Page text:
The growing anti-government sentiment and percolating nationalism found in the columns and images of the penny press, as well as in the lyrics of popular ballads and poetry, reflected the growing radicalization of the populace more generally. Among those groups, railway workers grew increasingly political and vociferous, undertaking a number of major strikes after 1900, a development that signaled their growing organization. Beyond that, the Mexican railway system was mainly U.S. owned. Rodney Anderson estimates that foreigners comprised 68 percent of the engineers and 86 percent of the conductors, while Mexicans provided the majority of the labor for lesser-paying jobs such as brakemen, firemen, boilermakers, and mechanics.48 Railway workers demonstrated their growing political awakening by their union organization. By 1907, nearly half of all Mexican railway workers belonged to unions, more than in any other industry in the final years of the regime.49 As Robert Alegre notes: “By the early twentieth century, a distinct railway subjectivity had been formed through the everyday actions at work and in neighborhoods.”50 Strikes undertaken by railway men represented a significant factor in the government’s decision to nationalize the Mexican railway system, a project led by Finance Minister José Limantour. Targeting the nation’s U.S.-owned lines, the Díaz administration began purchasing a controlling share of railroad stock, forming the National Railways of Mexico (FNM) in 1908. The FMN curbed the practice of favoring foreign workers and replaced the railway’s English operating language with Spanish. The government’s modest economic nationalism responded to the growing concerns among workers and citizens, albeit too late for the Porfirian regime that would be overthrown just two years later.
Railway workers, known as rieleros, played a central role in the outbreak and process that transformed the political revolution led by Francisco Madero into a social revolution after his assassination. Rieleros, who espoused the most vociferous revolutionary nationalism during the Porfiriato, leveraged their strategic role in the national economy, as well as the railway’s vital importance to revolutionary warfare, into a powerful voice for the working classes. Moreover, rieleros channeled their revolutionary energies into the Red Battalions, military divisions made up of working-class troops who threw their support behind Carranza and then, more influentially, Álvaro Obregón. While most of the revolutionary rank and file was swelled by peasant fighters, the participation of railway men went beyond the battlefield. Their repeated labor union mobilization through work stoppages and strikes that demanded better wages, safer conditions, and fewer work hours placed them “at the center of the revolutionary narrative.”51 Both railway executives and state officials acknowledged rielero contributions to the nation’s revolutionary struggle in public monuments and presidential public addresses. This practice simultaneously romanticized their contributions in popular memory, often to gain their political support for the ruling revolutionary government (Partido Revolucionario Institucional [PRI]), while also promoting a national lore that emphasized their masculine identity, one based on their distinct values of strength, valiance, and independence.52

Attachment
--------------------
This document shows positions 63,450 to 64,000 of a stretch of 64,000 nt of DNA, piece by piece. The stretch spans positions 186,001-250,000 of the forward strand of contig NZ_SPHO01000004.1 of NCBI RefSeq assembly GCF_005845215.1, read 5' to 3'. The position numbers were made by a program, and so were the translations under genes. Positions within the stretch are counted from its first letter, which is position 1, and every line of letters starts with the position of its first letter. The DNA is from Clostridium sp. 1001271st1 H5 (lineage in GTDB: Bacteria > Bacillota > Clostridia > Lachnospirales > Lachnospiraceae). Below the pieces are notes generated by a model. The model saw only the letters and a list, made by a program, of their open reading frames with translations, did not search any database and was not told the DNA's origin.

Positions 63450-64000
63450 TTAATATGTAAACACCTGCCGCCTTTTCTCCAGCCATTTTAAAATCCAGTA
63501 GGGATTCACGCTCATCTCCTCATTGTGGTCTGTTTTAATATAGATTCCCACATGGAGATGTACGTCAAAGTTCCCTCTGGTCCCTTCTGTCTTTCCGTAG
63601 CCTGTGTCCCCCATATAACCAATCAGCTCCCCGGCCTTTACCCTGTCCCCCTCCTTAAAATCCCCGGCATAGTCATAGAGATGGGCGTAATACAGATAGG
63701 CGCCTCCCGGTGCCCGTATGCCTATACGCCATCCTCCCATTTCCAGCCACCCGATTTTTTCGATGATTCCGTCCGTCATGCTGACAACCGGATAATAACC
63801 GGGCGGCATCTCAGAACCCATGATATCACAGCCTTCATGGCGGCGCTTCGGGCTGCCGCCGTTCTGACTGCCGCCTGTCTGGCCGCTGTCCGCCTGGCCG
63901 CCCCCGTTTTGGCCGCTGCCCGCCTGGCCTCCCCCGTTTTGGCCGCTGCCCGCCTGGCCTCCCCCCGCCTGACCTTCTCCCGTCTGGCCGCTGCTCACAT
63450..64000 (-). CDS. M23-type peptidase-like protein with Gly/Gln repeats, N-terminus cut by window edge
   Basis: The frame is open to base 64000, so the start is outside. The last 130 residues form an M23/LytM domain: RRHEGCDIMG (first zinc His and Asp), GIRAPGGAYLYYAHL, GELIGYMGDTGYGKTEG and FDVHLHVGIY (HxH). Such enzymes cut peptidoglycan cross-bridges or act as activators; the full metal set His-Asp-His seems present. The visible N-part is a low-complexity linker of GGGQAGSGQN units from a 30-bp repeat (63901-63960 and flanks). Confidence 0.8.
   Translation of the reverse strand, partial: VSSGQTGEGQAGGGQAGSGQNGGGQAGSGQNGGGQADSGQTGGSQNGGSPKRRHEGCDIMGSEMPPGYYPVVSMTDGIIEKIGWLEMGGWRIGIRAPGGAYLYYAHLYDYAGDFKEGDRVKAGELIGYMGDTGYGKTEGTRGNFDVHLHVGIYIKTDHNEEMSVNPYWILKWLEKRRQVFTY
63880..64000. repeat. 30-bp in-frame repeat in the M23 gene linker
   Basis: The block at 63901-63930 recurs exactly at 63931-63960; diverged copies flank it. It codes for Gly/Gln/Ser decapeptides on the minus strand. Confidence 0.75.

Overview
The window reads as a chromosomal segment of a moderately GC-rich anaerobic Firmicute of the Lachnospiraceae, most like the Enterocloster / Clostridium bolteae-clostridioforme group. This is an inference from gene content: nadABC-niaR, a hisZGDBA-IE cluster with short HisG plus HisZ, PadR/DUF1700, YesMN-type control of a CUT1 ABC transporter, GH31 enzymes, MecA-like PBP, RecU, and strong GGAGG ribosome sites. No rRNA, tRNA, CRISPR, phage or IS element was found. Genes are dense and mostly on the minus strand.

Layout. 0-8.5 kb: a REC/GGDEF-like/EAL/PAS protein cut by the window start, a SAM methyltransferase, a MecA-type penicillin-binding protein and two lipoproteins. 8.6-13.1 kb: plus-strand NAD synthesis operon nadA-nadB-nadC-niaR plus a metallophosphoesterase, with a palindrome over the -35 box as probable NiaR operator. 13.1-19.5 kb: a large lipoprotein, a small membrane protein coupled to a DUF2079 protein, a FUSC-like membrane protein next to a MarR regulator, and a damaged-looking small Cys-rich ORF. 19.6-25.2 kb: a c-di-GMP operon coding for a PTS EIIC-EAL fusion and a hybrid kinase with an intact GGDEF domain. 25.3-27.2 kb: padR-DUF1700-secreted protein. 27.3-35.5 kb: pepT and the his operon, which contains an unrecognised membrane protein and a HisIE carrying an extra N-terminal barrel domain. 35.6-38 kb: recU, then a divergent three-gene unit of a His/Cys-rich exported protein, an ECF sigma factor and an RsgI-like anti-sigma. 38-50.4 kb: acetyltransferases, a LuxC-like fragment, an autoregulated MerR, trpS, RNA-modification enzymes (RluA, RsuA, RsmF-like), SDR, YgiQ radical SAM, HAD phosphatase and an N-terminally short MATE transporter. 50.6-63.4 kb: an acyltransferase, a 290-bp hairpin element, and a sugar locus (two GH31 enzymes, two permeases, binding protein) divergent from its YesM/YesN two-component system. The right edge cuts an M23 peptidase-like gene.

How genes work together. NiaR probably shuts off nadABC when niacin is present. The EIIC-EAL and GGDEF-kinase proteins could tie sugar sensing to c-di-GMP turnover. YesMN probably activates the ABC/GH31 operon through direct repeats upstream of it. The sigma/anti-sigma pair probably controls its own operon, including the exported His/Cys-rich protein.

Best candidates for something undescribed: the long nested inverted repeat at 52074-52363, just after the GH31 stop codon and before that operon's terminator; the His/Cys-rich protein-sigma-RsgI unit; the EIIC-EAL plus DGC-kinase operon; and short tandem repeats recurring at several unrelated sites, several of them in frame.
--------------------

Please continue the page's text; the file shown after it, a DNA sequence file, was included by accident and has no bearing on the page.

The 1910 Revolution was fought on the railroads.53 The locomotive thus emerged as a prevalent symbol of that event in people’s memories and imaginings. Especially after the fall of the short-lived president Francisco Madero (1911–1913), when the nation descended into a civil and then guerilla war between the Constitutionalist and Conventionist factions (1915–1920), railroads played a vital role as the arteries of warfare. Moving troops and war materials, photographs and corridos captured the locomotive’s centrality during these years recording the soldiers and soldaderas who rode the rails, who assaulted trains to muster resources and weapons, and who blew up tracks to undermine the supply lines of their enemies. As early as 1911, Zapatista militants in Puebla, for example, targeted the Interoceanic Railroad for repeated attacks because of its strategic and tactical importance to the governments of Victoriano Huerta (1913) and Venustiano Carranza (1914–1920).54 The nation’s railway system suffered from banditry, neglect, train bombings, and track explosions throughout the Revolution, and by 1918, most of the nation’s railways ran slowly and with limited scope.55